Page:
Then, after all that is done, there’s only two things left. First, I run cargo publish, to send the newest eza version to crates.io, from which it is immediately available for download via cargo install eza3. Secondly, I update the nixpkgs package (that I, reasonably enough, am the maintainer of), and await someone with commit bit set to merge it.

Now, it is often merged quite quickly these days, I think that there is a small group of commiters who’s gotten used to looking for my batch of software updates and merge them without much fuss. But even with a same day merge, due to the nature of nixpkgs, this newest version will actually first be available in some days, usually four to five.

This is because the nixpkgs unstable branch lags behind the main branch4 by a bit. The reasons for why this is are overly technical, but sufficient to say that even while nixpkgs-unstable is the most up to date package distribution in aggregate, compared to arch-extra, which usually has the newest version of eza within a day, for packages like eza, it lags behind.

There of course is a potential solution to this, one that I did use for bit. See, since eza has a flake.nix file, one can just refer to that directly in their NixOS config, by making it a flake input (if one does use flakes that is).

This is great, that way, you don’t have to wait for nixpkgs-unstable to catch up with our latest release, but there is a catch.

Flake inputs have no notion of versioning.

Now, if you’ve been keeping your ear to the ground, there has, withing the last few month been two major improvements on this front. Firstly came flakehub, a proprietary platform by many NixOS veterans. Later came the, seemingly spiteful flakestry.dev, by other NixOS veteran. Between the lines, it’s farily clear that this is a direct reaction to flakehub being closed source.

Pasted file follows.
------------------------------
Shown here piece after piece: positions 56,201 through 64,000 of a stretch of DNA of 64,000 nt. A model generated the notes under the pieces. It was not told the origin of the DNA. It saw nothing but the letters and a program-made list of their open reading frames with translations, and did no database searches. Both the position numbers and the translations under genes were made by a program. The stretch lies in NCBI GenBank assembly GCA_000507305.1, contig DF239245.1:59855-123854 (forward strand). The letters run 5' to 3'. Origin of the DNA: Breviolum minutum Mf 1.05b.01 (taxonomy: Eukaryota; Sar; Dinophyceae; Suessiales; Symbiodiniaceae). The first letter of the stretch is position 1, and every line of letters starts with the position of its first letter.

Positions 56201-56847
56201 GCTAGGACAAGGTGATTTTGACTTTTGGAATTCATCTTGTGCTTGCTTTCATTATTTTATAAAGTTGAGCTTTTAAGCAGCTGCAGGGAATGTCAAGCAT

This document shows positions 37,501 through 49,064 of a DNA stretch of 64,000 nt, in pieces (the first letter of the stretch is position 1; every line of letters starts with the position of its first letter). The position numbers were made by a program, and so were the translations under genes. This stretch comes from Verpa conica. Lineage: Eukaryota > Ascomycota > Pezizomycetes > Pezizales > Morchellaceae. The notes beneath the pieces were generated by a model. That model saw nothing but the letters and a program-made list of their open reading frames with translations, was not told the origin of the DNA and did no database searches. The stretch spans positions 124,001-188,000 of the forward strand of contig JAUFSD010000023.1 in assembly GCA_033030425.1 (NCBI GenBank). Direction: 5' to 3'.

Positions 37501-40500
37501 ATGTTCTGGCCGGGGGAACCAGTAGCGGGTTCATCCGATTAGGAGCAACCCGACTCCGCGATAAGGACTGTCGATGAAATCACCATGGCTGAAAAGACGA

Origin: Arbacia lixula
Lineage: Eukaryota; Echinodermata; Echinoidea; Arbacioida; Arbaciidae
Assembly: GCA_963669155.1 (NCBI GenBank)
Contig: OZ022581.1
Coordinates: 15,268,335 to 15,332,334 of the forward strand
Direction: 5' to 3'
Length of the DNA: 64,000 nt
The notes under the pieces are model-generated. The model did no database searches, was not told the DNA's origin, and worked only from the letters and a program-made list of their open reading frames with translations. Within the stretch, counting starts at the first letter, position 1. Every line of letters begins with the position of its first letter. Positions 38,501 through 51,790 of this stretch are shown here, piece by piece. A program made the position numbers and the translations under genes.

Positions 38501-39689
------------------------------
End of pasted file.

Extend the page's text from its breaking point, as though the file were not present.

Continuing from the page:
The selling point of both of these platforms is the following: you add a github action, and whenever you make a proper github release, that action will push your flake to the respective platform.

The problem with both however, at least to me, as someone that distributes software to a fair few amount of users, but even further, just as someone that likes to tinker with my system and loves to make it all neat is the following:

And I tried to see if these limitations weren’t too annoying for me to use for some months. But aside from the technical limitations, the closed nature of flakehub got to me (at the time, flakestry.dev didn’t exist).